Mrs Thatcher said in 1989, when the Berlin Wall fell: ‘We beat the Germans twice and now they’re back.’ She remained a bitter opponent of German reunification.

Ralf Dahrendorf, the German philosopher who taught at Oxford, once told me that he understood Mrs Thatcher’s fears.

He explained that Germany was so keen about building an ever more united Europe because it was afraid of its own power and wanted to be tied down in a supranational structure such as the EU. 

Dahrendorf was one of the few who understood the Germans and English.

Today most Germans cannot comprehend Brexit – why a nation fiercely defends what they simply regard as abstract notions such as sovereignty.

Harry Kane and his wife Kate during the unveiling of his £100m signing at Bayern 

Just like Angela Merkel hating Boris Johnson. He was too flamboyant for her taste. But there was also a whiff of envy. 

Listening to our Chancellor Olaf Scholz is about as inspiring as having someone read out the user manual of a Miele appliance. We envy you Brits for the sense of entertainment that engulfs even your politics.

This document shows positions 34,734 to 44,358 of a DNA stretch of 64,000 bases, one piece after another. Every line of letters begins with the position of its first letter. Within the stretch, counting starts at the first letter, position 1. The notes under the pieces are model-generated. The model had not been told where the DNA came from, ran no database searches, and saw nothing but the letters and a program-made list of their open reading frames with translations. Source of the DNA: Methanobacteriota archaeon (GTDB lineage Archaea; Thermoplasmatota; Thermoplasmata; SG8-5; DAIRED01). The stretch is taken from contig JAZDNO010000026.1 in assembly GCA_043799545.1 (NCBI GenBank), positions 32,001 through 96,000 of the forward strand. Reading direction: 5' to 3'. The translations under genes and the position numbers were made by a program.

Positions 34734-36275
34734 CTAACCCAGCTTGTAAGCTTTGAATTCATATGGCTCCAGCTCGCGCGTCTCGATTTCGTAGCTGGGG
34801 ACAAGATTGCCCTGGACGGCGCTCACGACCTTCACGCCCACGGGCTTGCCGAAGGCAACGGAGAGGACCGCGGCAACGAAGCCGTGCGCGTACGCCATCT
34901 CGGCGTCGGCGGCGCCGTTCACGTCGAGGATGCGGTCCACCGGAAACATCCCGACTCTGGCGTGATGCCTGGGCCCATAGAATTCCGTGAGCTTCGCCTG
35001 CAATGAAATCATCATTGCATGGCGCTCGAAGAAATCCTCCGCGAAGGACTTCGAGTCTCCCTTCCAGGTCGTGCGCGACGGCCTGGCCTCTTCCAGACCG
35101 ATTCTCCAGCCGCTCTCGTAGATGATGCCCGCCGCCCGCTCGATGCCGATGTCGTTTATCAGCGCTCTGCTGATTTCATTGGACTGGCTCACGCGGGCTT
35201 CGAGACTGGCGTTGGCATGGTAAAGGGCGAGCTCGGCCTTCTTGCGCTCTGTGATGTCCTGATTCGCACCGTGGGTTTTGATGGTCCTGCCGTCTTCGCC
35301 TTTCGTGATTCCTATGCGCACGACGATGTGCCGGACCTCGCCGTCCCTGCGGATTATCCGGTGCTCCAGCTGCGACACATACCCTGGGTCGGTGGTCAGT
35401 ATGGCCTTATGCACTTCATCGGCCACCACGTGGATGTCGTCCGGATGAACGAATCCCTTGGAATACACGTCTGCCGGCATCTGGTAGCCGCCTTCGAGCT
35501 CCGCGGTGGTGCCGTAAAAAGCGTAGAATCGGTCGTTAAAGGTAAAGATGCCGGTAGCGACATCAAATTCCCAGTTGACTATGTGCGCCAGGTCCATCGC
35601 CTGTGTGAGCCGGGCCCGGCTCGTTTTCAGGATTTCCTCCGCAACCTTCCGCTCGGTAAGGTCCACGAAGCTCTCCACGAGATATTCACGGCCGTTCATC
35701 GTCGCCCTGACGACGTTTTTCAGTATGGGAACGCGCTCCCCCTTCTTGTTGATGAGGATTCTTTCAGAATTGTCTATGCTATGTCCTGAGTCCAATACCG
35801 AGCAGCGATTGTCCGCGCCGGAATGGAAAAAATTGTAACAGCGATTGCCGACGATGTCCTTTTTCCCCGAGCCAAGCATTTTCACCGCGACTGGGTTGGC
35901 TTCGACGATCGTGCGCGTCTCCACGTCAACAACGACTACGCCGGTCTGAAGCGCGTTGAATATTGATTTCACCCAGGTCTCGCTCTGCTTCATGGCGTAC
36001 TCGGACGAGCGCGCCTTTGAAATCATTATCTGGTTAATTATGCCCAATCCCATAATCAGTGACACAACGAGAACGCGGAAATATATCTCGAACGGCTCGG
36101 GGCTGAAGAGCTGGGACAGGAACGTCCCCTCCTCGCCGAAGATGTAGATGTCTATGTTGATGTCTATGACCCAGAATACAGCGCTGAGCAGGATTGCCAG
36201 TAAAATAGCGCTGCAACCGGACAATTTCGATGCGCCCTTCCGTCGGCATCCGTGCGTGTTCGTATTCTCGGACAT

Watching the late Queen’s funeral made me shiver in respect. It reminded me of the old anti-republican witticism: ‘There are no fairy tales about presidents.’ Above all, we envy you Brits for your love of your tradition, history and culture.

For obvious reasons, we Krauts have difficulties embracing large parts of our history and heritage, so we love you Brits and your way of celebrating the pride you have for your nation – because we do not dare to love ourselves.

Now, though, we can both share Kane of Munich and England.

I understand why Spurs fans are in despair. But there are good reasons to cheer Bayern as both clubs have a proud Jewish heritage.

Bayern was founded by mainly Jewish football fans. One of the first chairmen was Jewish businessman Kurt Landauer who rebuilt the club from ruins after being in the Dachau death camp before escaping to Switzerland.

My favourite Fawlty Towers character is the Major, a slightly deluded, friendly gentleman. But his saying about Germans – ‘Bunch of Krauts. That’s what they are, all of ’em. Bad eggs!’ – is not true.

Nazi camp survivor Kurt Landauer was no bad egg. And the fact Harry Kane and his wife Kate are due their fourth child, who will be a ‘Munchner kindl’ (as children of the city are known), will help seal this New Special Relationship.